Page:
Luxifer

(NaNoWriMo, unedited) Between Heaven and Hell is a place only lost souls walk, alone, shrouded by grief and confusion and the knowledge and suspense that leads, hand in hand with eternal life and possible damnation. Between the bodies and scattered plans to escape to a world where their actions are not judged by a man without fault or knowledge claiming to be holy, a hero of sin rose. His name was Lucifer, and he would be the one to lead a revolution using hatred and hearts of wounds. He would be the one to let the evil rise.

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10. The War Town - Pt. 2

 

    He had only realised he had been reaching out when a young man with his head in his arms walked by.

    “Smells like rubber, huh?”

    “Rubber?”

    “Like, uh,” he chuckled once, a quiet, lazy noise, “Never mind, you probably like the stuff, right?”

    “It smells amazing.”

    “Well, here, hold this,” the boy handed his head to Fate, who accepted it with a bewildered expression.  The hole in the boy’s neck wheezed where he would have laughed, and he took Fate’s hand, pushing it under the potion without splashing it back on himself.  Holding the head in the crook of his arms, and praying it wouldn’t bleed through his sleeve, he rubbed his hands together.  It felt warm, like holding them in front of the fireplace.  The warmth sent shocks down his fingers, reaching under his nails.  Suddenly, like it was of a life of itself, the blob of red realised its purpose and disappeared into his skin without a trace.  A second later, several inch long, yellow, crooked claws bore out of his fingers.  They didn’t match his elegant, smooth hands, but he held them up to the light to see just how something so chipped could shine like glass.

    “Cool, eh?” the boy gestured for Fate to hand his head back, and he made sure to not dig is new-found claws into the boy’s skull, “I’ll let you keep those hands for a bit, courtesy of letting my dad stick a fork through ‘em once.”

    “Wait, who?”

    The boy pointed to his headless-self, “My dad, other headless guy, stuck a fork through your hand?”

    “Oh, yeah.” Fate said, feeling like the tavern was a million miles away now.  Maybe it was.

    “Well anyway, I was sent to go find you.  The names Aspir.  Like Casper.  Like Aspirations.  Stupid sure, but we all got a name.  You are Lucifer right?  Again stupid question, but I was sent to find and retrieve one Lucifer.”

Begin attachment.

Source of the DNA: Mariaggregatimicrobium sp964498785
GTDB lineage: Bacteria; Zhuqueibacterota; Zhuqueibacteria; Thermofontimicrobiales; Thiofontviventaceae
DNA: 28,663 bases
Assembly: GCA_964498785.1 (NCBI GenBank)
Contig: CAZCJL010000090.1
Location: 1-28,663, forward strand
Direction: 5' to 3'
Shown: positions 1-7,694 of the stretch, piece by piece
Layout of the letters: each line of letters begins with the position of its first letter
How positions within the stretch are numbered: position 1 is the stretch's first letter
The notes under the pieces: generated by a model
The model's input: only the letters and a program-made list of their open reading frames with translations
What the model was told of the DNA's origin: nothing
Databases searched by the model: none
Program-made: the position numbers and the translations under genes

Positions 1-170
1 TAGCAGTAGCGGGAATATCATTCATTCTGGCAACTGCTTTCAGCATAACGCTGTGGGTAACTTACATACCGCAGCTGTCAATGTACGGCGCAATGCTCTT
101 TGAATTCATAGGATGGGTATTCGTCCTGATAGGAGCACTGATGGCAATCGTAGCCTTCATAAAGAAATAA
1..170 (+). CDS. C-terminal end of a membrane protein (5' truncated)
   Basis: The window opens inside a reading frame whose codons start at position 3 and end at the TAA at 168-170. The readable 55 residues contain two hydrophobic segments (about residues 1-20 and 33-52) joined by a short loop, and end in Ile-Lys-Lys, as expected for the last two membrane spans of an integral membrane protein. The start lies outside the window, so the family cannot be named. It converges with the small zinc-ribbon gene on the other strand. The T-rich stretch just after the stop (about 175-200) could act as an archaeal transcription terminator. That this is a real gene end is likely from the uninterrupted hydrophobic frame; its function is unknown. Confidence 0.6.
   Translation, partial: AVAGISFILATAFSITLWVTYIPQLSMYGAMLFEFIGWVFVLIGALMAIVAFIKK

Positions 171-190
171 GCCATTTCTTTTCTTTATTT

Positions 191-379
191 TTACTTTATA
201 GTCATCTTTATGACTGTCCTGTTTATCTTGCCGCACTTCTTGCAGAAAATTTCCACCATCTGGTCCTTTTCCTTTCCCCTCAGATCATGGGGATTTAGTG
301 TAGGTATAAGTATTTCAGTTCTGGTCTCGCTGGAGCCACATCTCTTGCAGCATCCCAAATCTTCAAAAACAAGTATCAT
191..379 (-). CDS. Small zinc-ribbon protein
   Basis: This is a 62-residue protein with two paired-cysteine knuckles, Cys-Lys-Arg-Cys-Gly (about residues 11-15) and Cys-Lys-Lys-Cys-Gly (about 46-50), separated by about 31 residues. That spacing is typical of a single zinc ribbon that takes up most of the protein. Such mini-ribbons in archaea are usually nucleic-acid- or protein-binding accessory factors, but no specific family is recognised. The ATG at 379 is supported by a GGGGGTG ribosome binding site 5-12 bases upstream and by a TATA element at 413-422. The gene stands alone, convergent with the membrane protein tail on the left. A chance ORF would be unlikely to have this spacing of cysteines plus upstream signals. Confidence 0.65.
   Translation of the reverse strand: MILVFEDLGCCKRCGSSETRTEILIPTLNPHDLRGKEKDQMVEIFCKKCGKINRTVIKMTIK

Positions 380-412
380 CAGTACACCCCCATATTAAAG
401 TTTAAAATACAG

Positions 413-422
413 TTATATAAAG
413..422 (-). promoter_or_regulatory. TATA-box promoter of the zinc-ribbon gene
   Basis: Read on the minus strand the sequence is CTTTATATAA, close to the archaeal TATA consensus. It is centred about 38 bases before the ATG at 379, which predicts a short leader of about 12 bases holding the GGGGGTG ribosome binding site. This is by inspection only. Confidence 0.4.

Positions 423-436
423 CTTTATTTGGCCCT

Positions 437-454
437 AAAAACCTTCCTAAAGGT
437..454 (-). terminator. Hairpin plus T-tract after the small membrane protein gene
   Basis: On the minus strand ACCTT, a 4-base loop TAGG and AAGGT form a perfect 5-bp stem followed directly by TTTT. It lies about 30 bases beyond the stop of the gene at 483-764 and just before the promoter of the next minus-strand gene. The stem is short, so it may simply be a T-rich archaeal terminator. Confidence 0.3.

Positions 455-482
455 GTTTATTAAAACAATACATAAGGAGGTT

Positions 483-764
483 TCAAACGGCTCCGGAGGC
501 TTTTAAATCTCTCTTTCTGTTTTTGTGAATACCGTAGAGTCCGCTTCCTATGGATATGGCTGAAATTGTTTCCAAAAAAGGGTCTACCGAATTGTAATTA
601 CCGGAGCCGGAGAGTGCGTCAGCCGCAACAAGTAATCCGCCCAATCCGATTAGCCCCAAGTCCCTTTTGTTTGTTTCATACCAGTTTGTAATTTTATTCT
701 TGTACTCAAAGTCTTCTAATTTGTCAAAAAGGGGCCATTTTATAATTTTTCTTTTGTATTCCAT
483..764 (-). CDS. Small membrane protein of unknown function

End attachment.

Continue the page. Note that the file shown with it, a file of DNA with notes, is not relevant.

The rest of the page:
Fate was getting over the way the boy spoke in few word, power sentences, “Most call me Fate.”

    “Ew, you really want a “human in the Holding” name?”

    He shrugged one shoulder.

    “Suit yourself.  They only give those dreamer names to future soldiers of the cause, so I guess it’s an honour.  This way,”

    The boy brought him down through stretches of tents and pitched gear.  Fate thought that this was not like any camp he had ever seen.  It had a certain muddy, dangerous vibe that made Fate feel on edge, almost as if they were all about to die, but he couldn’t quite tell why.

    The entire way, Aspir told Fate about drama in the village.  So-and-so had gone on a hunt together and they were dating when they got back.  Someone killed his sister but it was okay because she was actually apart of the other village.  There was a rumor that Hope was drinking his angel’s blood, but Hope hung the kid who started the whole thing by his shirt on the statues in the plaza until he apologies.

    Fate stopped, “What was that last one?”

    “Too late, we’re here,” Aspir pulled apart the tent flaps, “You’ll either die, find out later, or realise you shoulda asked questions before we got here.  The correct answer is to come find me, ask me later and I’ll tell you all I know, cool?”

    Fate smiled, “That sounds good.”

    Aspir tipped his head, “Go on, get your scoulding.”

    Inside the tent was as musty as everywhere else in Purgatory, but at least there was light.  Con was glowing as it was, even with his solemn look, but Hope and a few of the other people that sat at the table had placed lanterns around the table.  They looked at a map.  A messy thing drawn on dried leaves, but they apparently knew what it all meant.  A red X was in one corner, one woman with pixie-short hair desperately trying to rub it out with her licked sleeve.

“Lucifer,” Con said, “Good morning.”

“Morning is broad, but I’m glad to see you’re all well.”  Fate smirked at Con, who dropped his head, but hiding a smile didn’t matter then you glowed like the sun.

“Glad you could join us, Fate - if you don’t mind we’re keeping the name as so that no rivals get you first.”

“Get me first?  What could anyone use me for?”

    “Blood?  Strong, at that.” Con said, and Fate’s heart pounding thinking of the rumors he had just heard.  He tried to push it to the back of his mind as gossip, but he couldn’t.

    “No, Consonance!” Hope practically shouted, “Don’t let him think we’re hear for his blood, honestly.  Fate, we need you because you will be one of the greatest war heroes the Hold has ever seen.”

    Fate looked at Con, not really listening nor caring.  Con was biting his lip, his light dying fast and no one seemed to care.  The people in the room were scarred like the others who were hidden in the outskirts - men with no eyes, women with their scalps missing, turned pink and white, and people with such horrible stories torn into their skin - and something felt dreadfully wrong.  Despite the light,  heavy bags of time clung to their faces, their skin long after have fading, even crumbling in some, the problem that Bede had nearly died trying to go on with.  If you rebel, you die.  If you remember you scar.  Was this all these people were?  

    He thought of Bede.  He felt his breathing panic for him.  Was she happy with Faith, or did she want another revolution?  Had she crumbled since he left, is that why she was out looking for him that day, and what if she had disintegrated and he wasn’t there for her?

    The light practically bleached Con, leaving him dry and dead, just a shell of the lively boy he just was days ago, before those God-awful wings sprung from Fate’s backside, winding him up miles away from his home.